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Happiness in all its forms: $9.99

To begin with, let me say that I’m not a huge fan of the animated film oeuvre. I like some, sure, but in general, it’s not my first choice. $9.99, however, is a stop-motion animated film that charmed me.

$9.99 is a thoroughly Australian film. Well, sort of. It has an Israeli director, Tatia Rosenthal, and writer, Etgar Keret. But the producer and the entire cast are Australian! And it’s set in Sydney! So let’s just call it Australian.

A surreal ensemble piece set in a suburban apartment block, $9.99 is about the interaction between those who dwell within and outside of it. Its cast of heavy hitters includes Geoffrey Rush as both a bum and an angel, a character who is entertaining and charmingly grouchy. Anthony LaPaglia is a lonely middle-aged man struggling with his sons, played by Samuel Johnson (Secret Life of Us – remember that?) and Ben Mendelsohn (Love My Way along with most “young adult” films made in Australia during the early 90’s). Joel Edgerton and Claudia Karvan are lovers failing to understand each other.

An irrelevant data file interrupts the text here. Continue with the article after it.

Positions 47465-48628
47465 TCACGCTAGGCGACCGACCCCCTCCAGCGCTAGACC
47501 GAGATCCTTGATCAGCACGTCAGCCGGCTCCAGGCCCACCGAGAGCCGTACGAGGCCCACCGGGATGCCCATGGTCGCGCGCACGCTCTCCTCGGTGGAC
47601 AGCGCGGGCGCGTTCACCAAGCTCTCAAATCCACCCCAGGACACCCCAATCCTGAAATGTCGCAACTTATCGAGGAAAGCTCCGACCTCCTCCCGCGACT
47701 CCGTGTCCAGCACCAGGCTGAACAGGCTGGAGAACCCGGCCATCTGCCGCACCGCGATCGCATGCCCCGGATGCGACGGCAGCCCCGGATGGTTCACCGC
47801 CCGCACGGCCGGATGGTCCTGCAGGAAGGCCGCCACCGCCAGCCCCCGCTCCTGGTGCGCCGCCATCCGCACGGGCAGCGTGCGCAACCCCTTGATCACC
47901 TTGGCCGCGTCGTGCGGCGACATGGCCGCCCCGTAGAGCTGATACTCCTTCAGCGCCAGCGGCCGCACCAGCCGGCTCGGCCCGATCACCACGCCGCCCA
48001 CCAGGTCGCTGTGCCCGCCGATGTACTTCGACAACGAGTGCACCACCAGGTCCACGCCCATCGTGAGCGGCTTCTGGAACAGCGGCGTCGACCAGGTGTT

While the ensemble does a decent job and Rush is excellent, much of the voice acting falls a little flat, although that may not be an acting problem so much as a “puppet” problem. (Is that what we’re supposed to call them? I don’t know but that’s what I’m going to call them). I suppose there are a few problems with the puppets. Imagine a stiff-botox-ish face with flotation-device lips – ala Lisa Rinna – that open and close like a ravenous goldfish. It’s a little distracting.

But please, let’s put that aside. With just the right amount of quirkiness tempered by thoughtfulness, warmth and perceptiveness, the story is enchanting, funny and thought-provoking. It’s about the finding of happiness in its many forms, be it a man who swims like a dolphin or a woman whose fantasy is a man with no bones. Happiness is never quite where you expect to find it.

words: Kristen Hodges


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